How to make a potholder on a traditional potholder loom

How to make a potholder on a traditional potholder loom

Potholder weaving is back and it's even better than before! This nostalgic craft is so much fun for both kids and adults, and thanks to new high-quality materials, you (or your kids!) can make potholders you will be proud to use in your kitchen or give as gifts.

How to make a potholder on a traditional potholder loom

In this tutorial we will show you how to use a standard potholder loom. We will be using our favorite Traditional 7" Potholder Loom by Harrisville Designs - along with the gorgeous 100% cotton loops they make - but the basic principals apply to any potholder loom.

These potholders are so fun to make, you're going to want to make bunches of them!

How to make a potholder on a traditional potholder loom

What comes with your loom kit

The Harrisville Designs loom kit comes with a sturdy metal loom and a bag of multicolored cotton loops. They make loops in more than 30 beautiful and modern colors, so you can pick up additional packs to mix and match.

The kit also comes with a metal weaving hook and a plastic crochet hook for finishing the edges. 

How to make a potholder on a traditional potholder loom

Setting up the loom

Following your color pattern, slip a loop over a peg on the bottom of the loom, and stretch it over the corresponding peg on the top of the loom. Use one loop per set of pegs, making sure the loops all lie parallel, and that all pegs are covered.

How to make a potholder on a traditional potholder loom

How to weave the potholder

Hold the weaving hook by its larger end, and working from right to left (or left to right if you're left-handed), pass the smaller end of the hook over and under each loop (both strands). Make sure you go over and under both strands - you don't want to go through the middle of the loop.

Tip: It's easier to work in the middle of the loom instead of at the bottom because the loops are looser in the middle.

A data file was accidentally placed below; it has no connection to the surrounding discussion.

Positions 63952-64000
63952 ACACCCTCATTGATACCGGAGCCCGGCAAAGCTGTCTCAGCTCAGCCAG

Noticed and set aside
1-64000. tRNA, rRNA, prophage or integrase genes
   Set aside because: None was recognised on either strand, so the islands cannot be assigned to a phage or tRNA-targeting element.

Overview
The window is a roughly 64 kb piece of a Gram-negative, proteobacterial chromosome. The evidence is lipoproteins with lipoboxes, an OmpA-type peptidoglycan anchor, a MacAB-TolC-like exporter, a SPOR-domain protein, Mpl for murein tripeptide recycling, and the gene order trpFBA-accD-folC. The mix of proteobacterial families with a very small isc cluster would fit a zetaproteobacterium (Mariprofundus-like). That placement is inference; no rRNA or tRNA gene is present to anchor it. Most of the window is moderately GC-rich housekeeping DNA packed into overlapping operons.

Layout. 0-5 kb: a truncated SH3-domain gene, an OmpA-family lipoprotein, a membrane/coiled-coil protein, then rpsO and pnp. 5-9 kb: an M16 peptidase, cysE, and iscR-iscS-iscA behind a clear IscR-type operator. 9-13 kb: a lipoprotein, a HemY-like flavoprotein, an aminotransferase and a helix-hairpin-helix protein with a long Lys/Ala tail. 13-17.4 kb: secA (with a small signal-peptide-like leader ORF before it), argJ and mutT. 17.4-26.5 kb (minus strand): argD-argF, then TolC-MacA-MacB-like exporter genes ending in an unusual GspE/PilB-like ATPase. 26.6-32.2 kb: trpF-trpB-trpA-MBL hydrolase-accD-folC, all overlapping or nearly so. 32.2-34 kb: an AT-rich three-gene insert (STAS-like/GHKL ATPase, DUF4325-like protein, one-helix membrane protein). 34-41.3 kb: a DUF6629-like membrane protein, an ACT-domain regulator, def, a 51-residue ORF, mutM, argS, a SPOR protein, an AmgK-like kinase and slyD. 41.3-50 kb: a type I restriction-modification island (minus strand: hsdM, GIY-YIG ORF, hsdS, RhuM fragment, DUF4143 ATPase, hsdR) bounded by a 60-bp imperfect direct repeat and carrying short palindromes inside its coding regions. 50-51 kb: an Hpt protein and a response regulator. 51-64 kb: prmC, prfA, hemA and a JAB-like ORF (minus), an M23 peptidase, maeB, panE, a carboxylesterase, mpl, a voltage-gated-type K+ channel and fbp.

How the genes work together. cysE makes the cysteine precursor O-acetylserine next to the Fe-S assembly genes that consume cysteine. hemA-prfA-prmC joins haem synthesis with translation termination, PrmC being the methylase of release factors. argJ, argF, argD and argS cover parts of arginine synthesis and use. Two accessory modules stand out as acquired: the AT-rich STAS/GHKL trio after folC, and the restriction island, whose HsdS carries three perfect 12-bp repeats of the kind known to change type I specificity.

How to make a potholder on a traditional potholder loom

Slip a new loop over the end of the weaving hook. Twist the hook so it lies flat, and pull gently back toward the right side of the loom. When you get part way across, slip the free end of the loop over the first peg on the left side of the loom to secure it. Continue pulling and slip the other end of the loop over the corresponding peg on the right. 

How to make a potholder on a traditional potholder loom

Remove the weaving hook. The loop you pulled across will be arched across the loom. Use your fingers to push it down into place so that it is straight across. 

For the next row, start weaving your hook over and under in the opposite way to the previous row. So for example if you started by going over the first loop, this time go under.

Continue to work your way over/under (or under/over) across the row. Hook a loop and pull it back across the loom, using the pegs to secure the loop. Use your fingers to push the loop down on top of the first one.

How to make a potholder on a traditional potholder loom

Continue in this manner until all the pegs from bottom to top are full. As you weave, make sure not to twist the loops. You want the two strands to lie nice and parallel.